It’s the afternoon of Easter Eve. Have you colored your eggs, yet? I did. Last night. I wasn’t going to, because we won’t be home for Easter. But, I walked past the colorful boxes of dye in the grocery store and found myself sucked into the Easter egg vortex. The husband doesn’t color eggs, mind you. And, we have no children. So, it’s just me. Which may sound sad. But, it really isn’t. Because I like colorin’ Easter eggs.
Easter always brings with it fond memories of my childhood. We weren’t church-goin’ folks, but didn’t lack for family time. First, we always colored eggs. ALWAYS (which probably contributes to my annual inclination). My egg (identified by my name written on it in white crayon, which you can see once the egg has been dyed) was usually pink or purple, Mom’s was orange, my brother’s blue or green, Dad’s blue or green and the dog…well, the dog always got a brown egg that had “Dawg” written on it, made by dipping it in all of the colors available. Good times with Carmel the Cocker Spaniel. I have a purple egg this year. The husband has blue. The cat has…well…brown.
As a child, the eggs were hidden for us to find on Easter morning. Never fake eggs…always the real ones. The challenge was to find the eggs before the dawg did. Otherwise, she would grab the egg from its hiding spot, or just stand over it, bouncing to let you know she had found it. This was the same dog who would race us to our Christmas stockings and start yanking things out ahead of us. Endearing in a pain-in-the-ass, get-outta-my-way, dog, way.
Then there were the Easter baskets. Always three. Two small ones for my brother and I with small gifts and special candy (like Cadbury eggs and chocolate bunnies. Oh, the good old days of those hollow chocolate bunnies. I’m sure they tasted like wax, but we thought they were swell). We never had to hunt for our baskets, they always sat on each side of the family basket. These days I’ve figured out that the family basket was a necessity so that Dad & Mom could have their fair share of Easter delights, too. The family basket was a bit of a masterpiece. I would hazard a guess that it was about twelve inches around and the candy was arranged in a circular pattern, each different candy making rings around the interior basket like rings on a planet. The problem? The outer ring.
The outer ring was Mom’s fault. Actually, I think she was the only one that ate the outer ring. Do you remember circus peanuts? Those orange faux-marshmallow thingies? That’s what this candy was, essentially, but in the shapes of bunnies and chicks and the like…but all in, essentially, the same shape as a circus peanut. But, in yellow, pink and white.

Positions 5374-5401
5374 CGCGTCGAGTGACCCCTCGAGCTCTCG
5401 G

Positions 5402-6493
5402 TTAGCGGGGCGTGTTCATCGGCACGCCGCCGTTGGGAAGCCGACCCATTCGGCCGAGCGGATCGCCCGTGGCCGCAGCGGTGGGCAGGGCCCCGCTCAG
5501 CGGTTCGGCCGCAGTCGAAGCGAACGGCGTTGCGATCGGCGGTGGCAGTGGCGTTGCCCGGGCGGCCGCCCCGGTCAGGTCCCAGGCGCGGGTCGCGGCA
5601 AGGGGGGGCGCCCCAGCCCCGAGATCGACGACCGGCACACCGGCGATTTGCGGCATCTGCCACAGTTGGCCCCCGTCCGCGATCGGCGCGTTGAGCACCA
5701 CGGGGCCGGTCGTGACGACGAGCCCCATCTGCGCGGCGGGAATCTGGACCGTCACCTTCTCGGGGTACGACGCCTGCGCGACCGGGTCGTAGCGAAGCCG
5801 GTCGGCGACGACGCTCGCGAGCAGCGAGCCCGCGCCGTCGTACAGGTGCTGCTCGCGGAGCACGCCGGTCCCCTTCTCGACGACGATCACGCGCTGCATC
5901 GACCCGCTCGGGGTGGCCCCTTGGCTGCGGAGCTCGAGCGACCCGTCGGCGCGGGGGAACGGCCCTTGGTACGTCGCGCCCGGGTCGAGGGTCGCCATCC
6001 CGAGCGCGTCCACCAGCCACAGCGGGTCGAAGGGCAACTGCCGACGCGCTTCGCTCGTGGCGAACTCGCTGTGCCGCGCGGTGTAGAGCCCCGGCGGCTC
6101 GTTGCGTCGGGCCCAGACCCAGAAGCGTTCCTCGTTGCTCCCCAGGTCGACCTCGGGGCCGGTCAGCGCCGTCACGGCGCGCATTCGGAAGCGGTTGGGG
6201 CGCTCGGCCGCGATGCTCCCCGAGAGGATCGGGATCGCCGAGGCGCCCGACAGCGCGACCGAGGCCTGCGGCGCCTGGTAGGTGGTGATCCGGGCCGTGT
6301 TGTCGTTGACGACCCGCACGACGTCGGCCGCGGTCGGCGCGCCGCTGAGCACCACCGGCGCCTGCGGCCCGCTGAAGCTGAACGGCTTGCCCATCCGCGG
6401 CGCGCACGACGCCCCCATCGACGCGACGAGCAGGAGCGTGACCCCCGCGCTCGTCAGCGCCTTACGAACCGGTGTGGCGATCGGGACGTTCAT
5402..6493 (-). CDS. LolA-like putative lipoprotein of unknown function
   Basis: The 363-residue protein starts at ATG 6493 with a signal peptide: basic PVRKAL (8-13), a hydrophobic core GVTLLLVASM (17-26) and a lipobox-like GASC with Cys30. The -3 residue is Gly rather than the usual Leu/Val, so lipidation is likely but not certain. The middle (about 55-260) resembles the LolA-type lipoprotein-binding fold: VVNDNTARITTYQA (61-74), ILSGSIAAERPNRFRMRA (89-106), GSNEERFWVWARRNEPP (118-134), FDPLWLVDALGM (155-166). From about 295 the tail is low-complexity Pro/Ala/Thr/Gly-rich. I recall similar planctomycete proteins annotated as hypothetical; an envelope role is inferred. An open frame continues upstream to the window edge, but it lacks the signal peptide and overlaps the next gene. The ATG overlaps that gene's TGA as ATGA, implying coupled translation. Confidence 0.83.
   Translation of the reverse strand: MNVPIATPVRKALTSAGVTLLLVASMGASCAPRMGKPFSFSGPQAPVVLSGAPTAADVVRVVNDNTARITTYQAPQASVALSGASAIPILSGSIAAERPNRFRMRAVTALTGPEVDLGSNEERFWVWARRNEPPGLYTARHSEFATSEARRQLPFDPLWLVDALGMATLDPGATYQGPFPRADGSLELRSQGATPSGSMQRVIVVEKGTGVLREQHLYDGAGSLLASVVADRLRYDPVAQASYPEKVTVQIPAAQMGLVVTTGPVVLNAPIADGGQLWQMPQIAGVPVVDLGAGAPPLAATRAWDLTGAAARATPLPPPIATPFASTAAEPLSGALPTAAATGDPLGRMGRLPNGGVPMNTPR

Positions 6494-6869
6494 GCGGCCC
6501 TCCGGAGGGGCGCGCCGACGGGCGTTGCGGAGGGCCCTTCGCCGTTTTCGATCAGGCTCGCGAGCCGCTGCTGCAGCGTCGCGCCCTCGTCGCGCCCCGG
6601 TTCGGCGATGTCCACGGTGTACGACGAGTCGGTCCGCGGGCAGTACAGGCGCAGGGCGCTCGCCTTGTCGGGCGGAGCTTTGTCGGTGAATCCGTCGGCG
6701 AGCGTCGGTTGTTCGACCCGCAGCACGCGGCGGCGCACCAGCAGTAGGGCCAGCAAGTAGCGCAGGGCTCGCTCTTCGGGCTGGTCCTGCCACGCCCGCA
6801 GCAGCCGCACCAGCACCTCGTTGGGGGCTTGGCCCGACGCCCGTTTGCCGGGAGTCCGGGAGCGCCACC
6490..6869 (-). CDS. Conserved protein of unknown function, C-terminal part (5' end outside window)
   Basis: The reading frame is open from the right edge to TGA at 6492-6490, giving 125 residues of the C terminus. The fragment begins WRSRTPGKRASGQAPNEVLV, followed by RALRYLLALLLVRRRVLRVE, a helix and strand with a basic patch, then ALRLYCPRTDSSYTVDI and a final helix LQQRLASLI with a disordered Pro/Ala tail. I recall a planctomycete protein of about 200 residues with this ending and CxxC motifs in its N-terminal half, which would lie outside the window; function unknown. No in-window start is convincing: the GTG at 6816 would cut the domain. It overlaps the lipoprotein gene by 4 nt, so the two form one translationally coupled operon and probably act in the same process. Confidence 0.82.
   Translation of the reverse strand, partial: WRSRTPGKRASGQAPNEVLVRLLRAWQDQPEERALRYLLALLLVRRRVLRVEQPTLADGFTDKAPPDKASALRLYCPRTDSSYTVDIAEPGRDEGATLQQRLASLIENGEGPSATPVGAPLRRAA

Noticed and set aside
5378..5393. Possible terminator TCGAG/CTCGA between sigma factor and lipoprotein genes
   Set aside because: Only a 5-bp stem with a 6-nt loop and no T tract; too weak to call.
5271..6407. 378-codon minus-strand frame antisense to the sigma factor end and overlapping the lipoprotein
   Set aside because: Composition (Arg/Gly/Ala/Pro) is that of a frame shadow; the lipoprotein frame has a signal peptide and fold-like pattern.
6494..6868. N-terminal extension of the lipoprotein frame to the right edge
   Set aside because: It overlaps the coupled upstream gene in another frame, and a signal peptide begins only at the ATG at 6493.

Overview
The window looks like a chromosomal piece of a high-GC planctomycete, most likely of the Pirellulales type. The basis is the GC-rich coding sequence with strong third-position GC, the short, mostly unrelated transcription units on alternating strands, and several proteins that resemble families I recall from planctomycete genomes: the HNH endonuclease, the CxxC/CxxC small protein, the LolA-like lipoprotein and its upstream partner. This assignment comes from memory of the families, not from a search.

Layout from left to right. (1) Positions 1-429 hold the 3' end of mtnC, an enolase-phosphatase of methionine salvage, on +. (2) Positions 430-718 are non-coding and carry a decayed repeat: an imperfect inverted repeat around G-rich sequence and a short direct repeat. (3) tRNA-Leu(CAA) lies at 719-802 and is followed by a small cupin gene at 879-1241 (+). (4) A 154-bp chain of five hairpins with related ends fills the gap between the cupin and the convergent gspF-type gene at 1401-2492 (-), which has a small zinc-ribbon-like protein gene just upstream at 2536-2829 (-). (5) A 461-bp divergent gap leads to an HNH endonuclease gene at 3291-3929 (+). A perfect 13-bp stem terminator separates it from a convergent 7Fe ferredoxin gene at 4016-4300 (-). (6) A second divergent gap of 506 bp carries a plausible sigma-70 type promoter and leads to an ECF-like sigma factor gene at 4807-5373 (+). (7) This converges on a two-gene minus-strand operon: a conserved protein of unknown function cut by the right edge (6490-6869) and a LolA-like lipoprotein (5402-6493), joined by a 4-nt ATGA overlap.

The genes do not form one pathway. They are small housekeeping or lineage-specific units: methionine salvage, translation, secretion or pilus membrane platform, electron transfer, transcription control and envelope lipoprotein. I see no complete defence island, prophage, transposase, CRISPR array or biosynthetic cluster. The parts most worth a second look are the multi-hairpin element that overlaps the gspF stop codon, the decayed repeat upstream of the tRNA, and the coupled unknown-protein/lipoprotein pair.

They were not good.
And, yet, oddly enough, they’re still available today. I stumbled across them last weekend whilst perusing the Easter candy. I almost bought a bag and shipped them to Mom. Because there were a lot left. They’re likely the last thing on the shelf the day before Easter. Maybe I’ll find them after Easter for 75% off and buy her a few bags.
There were also robin’s eggs, jelly beans, small, foil wrapped bunnies and bunny money and, when they came into being, Cadbury mini eggs (life sucked before mini eggs). The family Easter basket was a cornucopia of sugary delights. Except for those circus peanut things. Still scarred, Mom. Still scarred. My brother probably is, too.
After the hunt and some sugar-loading we would make our way to Grandpa and Grandma’s house. Now, to be honest, I don’t remember a lot about Easter dinner. Because in those days that was not the highlight. It was all about the hunt. All of the cousins brought eggs. Primarily real with some plastic. If I remember correctly, the hunts would start out with a willing relative hiding the eggs for us. But, as time passed and they grew weary of us, we would begin hiding them for each other. Outside if the weather was decent, inside if it was raining. There were never toys or candy or any prizes hid. I don’t know that it ever occurred to me to ask for such a thing. The hunt was simply enough.
Side story: speaking of Cocker Spaniels, my Uncle had the male and female that, for years, produced all of the cockers in the family. The “big daddy” cocker was Jasper. Jasper, like Carmel, was an egg hunter. Unfortunately for us, Jasper was a hunter/collector/eater. Meaning that he would find eggs, gather them up and proceed to eat them. We’d be chasing him and yelling at him and trying to figure out how many he’d eaten so we’d know how many we had accounted for. The only satisfaction was the knowledge that those egg shells might not come out as comfortably as they went in.
Because there were multiple hunts over the span of the day there were always a few casualties along the way. This would include eggs consumed by dog, consumed by children (sometimes we would get hungry during the hunt), dropped multiple times or…lost. There was an egg-eating tree outside along the front walkway at Grandpa and Grandma’s house. It is now a very large tree, but at the time it was small enough that eggs could be nestled in the top of it. I don’t know what kind of tree it is, but it kind of resembled a bushy Christmas tree. So, if you dropped the egg while trying to place it carefully in the top the egg would get sucked down into the prickly interior of the tree…never to be seen again. More concerning were eggs lost during indoor hunts. I remember one time we found a leftover Easter egg in a drawer “the blue bedroom” (called that because…it’s blue)…in the summer.
Ahhhh…Easter memories. Such fond memories, with one overarching question…dear Lord…did we take those eggs home after hunting them all day and eat them? I hope not.